The 58-person NFT collective has been working with renowned electronic artist Dailly on a new VR musical experience called “Metamorphic.” The most interesting aspect of the project is arguably the fact that NFT holders will have the final say over whether the public can freely access the experience.
Last Thursday, BeetsDAO, an NFT collective that is disrupting the creator-audience space, revealed that it had been working with Niall Dailly for the past nine months on a 3D/VR music album. Dubbed Metamorphic, the musical experience features an “ultra-low supply, 10 Album collection - each of the 100 1/1 environments is an immersive exploration of the origins of electronic music in East London.”
Dailly, aka DJ Plus One, is a former world champion turntablist. He ventured into the Web3 space at the height of the Covid- 19 pandemic when his live engagements were canceled. As a result, the former member of the Scratch Perverts and Jack Beats began thinking about creating something new for his solo album project “Metamorphic.”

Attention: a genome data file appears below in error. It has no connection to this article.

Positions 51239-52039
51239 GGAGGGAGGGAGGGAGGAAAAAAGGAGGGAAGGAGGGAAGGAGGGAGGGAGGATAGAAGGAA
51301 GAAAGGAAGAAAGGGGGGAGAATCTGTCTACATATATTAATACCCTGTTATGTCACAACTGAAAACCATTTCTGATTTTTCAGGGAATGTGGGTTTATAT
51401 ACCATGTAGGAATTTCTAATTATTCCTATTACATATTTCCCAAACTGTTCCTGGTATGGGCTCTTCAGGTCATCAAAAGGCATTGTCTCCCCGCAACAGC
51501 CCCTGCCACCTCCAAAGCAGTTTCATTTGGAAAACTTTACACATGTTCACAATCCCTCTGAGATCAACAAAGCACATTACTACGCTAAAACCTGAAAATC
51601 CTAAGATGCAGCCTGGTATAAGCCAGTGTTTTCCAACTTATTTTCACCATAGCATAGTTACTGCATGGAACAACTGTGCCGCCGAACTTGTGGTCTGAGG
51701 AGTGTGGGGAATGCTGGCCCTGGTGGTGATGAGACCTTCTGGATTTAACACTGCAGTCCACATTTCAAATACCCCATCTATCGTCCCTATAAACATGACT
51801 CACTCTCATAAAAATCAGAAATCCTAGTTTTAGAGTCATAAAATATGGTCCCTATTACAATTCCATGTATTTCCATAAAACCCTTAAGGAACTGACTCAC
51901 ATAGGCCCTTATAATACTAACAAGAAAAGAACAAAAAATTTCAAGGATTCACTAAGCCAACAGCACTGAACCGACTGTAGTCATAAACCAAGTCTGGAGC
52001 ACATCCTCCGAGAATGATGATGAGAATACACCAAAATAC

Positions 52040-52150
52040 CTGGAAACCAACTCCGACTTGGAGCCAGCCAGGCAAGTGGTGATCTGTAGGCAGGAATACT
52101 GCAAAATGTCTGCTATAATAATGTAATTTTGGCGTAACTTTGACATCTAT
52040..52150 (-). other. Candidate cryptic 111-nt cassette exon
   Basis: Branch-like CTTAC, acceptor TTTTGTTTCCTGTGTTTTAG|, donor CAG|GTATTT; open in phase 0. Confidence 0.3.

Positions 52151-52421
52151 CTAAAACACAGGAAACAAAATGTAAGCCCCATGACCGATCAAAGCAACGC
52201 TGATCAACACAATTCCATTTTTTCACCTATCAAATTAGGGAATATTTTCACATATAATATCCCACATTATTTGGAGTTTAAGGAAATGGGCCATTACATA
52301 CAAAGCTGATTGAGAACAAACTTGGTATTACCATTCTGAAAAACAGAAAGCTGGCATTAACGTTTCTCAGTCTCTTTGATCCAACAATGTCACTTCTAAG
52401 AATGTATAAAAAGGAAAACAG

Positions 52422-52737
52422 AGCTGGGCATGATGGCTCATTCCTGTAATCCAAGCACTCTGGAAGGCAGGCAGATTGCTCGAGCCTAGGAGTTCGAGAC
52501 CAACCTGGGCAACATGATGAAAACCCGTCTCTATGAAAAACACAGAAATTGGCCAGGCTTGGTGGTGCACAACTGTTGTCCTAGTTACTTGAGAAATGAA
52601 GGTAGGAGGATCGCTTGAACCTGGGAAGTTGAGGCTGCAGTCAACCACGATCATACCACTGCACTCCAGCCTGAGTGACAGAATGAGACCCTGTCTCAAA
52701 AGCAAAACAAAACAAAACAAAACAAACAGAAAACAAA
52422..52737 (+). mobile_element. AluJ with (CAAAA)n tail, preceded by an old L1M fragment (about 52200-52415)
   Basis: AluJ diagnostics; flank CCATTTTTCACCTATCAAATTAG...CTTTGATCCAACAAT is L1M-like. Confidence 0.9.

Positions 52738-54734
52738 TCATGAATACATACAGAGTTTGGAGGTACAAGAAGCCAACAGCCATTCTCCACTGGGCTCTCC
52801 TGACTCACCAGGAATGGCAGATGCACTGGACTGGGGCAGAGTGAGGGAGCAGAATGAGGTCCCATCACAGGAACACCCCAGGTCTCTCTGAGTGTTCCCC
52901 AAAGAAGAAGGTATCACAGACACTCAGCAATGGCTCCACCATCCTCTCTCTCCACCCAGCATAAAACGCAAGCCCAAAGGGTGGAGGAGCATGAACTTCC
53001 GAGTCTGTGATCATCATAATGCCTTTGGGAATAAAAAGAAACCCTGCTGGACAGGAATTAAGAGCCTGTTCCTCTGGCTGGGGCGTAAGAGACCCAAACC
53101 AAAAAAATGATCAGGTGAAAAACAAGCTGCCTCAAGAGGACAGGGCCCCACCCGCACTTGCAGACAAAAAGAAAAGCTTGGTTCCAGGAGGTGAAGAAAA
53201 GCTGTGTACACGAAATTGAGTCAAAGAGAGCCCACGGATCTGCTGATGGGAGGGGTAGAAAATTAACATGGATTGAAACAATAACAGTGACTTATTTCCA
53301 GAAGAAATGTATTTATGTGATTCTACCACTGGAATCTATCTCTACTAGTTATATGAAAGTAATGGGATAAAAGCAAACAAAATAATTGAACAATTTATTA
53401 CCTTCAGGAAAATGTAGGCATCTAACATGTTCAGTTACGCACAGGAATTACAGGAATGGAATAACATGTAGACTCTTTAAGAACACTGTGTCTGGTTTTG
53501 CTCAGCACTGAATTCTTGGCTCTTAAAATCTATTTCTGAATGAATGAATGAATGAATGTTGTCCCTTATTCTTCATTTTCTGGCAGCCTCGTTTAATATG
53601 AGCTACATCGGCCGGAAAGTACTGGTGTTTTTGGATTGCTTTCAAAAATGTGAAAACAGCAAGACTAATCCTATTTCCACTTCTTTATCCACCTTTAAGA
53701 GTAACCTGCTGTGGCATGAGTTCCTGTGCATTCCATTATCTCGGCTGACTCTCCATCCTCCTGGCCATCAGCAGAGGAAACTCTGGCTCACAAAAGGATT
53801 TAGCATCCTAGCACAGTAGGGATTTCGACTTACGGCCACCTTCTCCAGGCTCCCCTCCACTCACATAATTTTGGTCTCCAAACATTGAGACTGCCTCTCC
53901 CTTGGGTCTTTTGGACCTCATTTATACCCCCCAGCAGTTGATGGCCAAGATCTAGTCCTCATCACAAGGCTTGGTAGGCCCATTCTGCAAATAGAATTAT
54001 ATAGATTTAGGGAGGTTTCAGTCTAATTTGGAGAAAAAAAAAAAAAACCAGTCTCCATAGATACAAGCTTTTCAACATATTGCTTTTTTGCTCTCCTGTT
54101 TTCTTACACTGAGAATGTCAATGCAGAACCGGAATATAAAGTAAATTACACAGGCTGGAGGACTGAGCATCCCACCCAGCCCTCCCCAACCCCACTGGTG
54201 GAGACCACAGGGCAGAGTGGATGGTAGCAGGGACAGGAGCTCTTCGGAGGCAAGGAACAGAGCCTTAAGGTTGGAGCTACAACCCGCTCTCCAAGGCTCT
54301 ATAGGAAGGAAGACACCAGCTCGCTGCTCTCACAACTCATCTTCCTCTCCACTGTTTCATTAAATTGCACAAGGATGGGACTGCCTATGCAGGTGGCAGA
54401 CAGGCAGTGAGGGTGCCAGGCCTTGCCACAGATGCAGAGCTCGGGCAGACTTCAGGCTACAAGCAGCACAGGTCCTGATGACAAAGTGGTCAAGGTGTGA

According to him, he wanted the visual narrative of the album to be more than a “very stunning visualizer.” Collaborating with 3D artist Logan Gomez and art director Jeff Metal, Dailly used iPhone’s Lidar scanner to capture actual environments. This information was then used to represent locations in East London, paying tribute to the growth of electronic music.
The new music album will allow users to explore the interactive spaces on a web browser or a VR headset like the Meta Quest 2 or Quest Pro.
Meanwhile, BeetsDAO alongside Async Art will sell the album’s interactive environments in an exclusive Ethereum NFT drop this month. Each NFT will cost one ETH (about $1,260) and point to a different web-based experience. Interestingly, prospective minters must go through a video chat interview with Dailly before they can mint the “Metamorphic” NFT albums.
A public version of the experience will be open to everyone for at least six months. After that, it will be up to the NFT holders to decide if the experimental music experiences should still be accessible online.